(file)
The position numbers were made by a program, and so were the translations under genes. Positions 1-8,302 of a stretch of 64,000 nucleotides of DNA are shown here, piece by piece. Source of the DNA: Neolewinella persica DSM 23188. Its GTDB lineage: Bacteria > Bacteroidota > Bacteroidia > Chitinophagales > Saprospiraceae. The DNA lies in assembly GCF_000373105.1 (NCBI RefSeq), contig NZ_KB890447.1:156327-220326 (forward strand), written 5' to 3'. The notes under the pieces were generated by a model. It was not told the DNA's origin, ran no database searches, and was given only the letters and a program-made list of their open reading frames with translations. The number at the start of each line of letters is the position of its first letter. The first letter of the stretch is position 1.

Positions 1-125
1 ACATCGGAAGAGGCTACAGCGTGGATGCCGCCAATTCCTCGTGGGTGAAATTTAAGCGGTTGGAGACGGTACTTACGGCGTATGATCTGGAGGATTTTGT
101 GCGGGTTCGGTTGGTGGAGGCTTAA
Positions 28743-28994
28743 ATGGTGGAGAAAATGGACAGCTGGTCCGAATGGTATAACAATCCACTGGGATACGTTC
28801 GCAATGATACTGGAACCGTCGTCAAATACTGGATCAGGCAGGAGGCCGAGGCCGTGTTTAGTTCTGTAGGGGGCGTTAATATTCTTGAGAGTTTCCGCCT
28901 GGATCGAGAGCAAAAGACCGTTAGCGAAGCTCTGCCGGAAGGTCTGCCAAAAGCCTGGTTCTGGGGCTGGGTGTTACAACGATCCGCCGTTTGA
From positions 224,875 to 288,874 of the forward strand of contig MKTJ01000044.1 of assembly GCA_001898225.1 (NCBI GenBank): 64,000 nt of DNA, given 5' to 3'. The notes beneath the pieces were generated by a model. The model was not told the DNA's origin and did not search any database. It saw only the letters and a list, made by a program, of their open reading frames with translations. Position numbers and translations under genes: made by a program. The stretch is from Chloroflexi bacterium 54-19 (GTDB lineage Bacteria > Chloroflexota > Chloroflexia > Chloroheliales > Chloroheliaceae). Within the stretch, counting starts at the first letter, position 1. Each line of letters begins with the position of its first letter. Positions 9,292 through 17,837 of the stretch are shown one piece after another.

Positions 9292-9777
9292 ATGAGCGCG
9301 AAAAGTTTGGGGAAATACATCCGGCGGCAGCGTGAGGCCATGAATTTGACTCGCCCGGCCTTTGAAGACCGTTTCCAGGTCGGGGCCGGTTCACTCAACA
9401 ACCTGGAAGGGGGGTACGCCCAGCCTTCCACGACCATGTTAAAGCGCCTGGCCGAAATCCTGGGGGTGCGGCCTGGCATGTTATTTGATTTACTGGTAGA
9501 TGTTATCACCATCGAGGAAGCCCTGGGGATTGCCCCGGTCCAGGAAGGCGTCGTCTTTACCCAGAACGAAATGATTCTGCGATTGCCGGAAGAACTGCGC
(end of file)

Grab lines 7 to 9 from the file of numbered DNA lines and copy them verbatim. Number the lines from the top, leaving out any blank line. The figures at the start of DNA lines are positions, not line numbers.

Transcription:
28801 GCAATGATACTGGAACCGTCGTCAAATACTGGATCAGGCAGGAGGCCGAGGCCGTGTTTAGTTCTGTAGGGGGCGTTAATATTCTTGAGAGTTTCCGCCT
28901 GGATCGAGAGCAAAAGACCGTTAGCGAAGCTCTGCCGGAAGGTCTGCCAAAAGCCTGGTTCTGGGGCTGGGTGTTACAACGATCCGCCGTTTGA
From positions 224,875 to 288,874 of the forward strand of contig MKTJ01000044.1 of assembly GCA_001898225.1 (NCBI GenBank): 64,000 nt of DNA, given 5' to 3'. The notes beneath the pieces were generated by a model. The model was not told the DNA's origin and did not search any database. It saw only the letters and a list, made by a program, of their open reading frames with translations. Position numbers and translations under genes: made by a program. The stretch is from Chloroflexi bacterium 54-19 (GTDB lineage Bacteria > Chloroflexota > Chloroflexia > Chloroheliales > Chloroheliaceae). Within the stretch, counting starts at the first letter, position 1. Each line of letters begins with the position of its first letter. Positions 9,292 through 17,837 of the stretch are shown one piece after another.